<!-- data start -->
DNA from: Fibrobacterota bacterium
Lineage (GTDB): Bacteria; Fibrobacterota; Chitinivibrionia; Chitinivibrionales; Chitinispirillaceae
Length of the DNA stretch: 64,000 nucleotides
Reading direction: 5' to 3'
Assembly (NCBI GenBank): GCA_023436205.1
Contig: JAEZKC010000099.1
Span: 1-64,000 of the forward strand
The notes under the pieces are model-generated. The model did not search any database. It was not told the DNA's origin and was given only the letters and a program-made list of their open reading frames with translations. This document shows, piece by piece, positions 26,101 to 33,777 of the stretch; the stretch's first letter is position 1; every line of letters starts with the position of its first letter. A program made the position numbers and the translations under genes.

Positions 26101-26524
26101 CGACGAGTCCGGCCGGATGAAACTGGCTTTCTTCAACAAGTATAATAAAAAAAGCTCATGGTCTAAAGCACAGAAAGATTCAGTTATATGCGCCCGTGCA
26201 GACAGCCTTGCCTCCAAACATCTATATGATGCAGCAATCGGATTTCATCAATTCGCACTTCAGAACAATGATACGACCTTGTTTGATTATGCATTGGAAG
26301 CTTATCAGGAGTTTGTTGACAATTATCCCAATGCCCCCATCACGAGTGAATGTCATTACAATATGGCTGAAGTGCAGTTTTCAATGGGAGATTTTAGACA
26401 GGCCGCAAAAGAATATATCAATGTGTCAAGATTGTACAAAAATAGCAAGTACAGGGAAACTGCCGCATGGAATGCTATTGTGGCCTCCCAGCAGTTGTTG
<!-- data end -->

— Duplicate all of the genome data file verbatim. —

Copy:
DNA from: Fibrobacterota bacterium
Lineage (GTDB): Bacteria; Fibrobacterota; Chitinivibrionia; Chitinivibrionales; Chitinispirillaceae
Length of the DNA stretch: 64,000 nucleotides
Reading direction: 5' to 3'
Assembly (NCBI GenBank): GCA_023436205.1
Contig: JAEZKC010000099.1
Span: 1-64,000 of the forward strand
The notes under the pieces are model-generated. The model did not search any database. It was not told the DNA's origin and was given only the letters and a program-made list of their open reading frames with translations. This document shows, piece by piece, positions 26,101 to 33,777 of the stretch; the stretch's first letter is position 1; every line of letters starts with the position of its first letter. A program made the position numbers and the translations under genes.

Positions 26101-26524
26101 CGACGAGTCCGGCCGGATGAAACTGGCTTTCTTCAACAAGTATAATAAAAAAAGCTCATGGTCTAAAGCACAGAAAGATTCAGTTATATGCGCCCGTGCA
26201 GACAGCCTTGCCTCCAAACATCTATATGATGCAGCAATCGGATTTCATCAATTCGCACTTCAGAACAATGATACGACCTTGTTTGATTATGCATTGGAAG
26301 CTTATCAGGAGTTTGTTGACAATTATCCCAATGCCCCCATCACGAGTGAATGTCATTACAATATGGCTGAAGTGCAGTTTTCAATGGGAGATTTTAGACA
26401 GGCCGCAAAAGAATATATCAATGTGTCAAGATTGTACAAAAATAGCAAGTACAGGGAAACTGCCGCATGGAATGCTATTGTGGCCTCCCAGCAGTTGTTG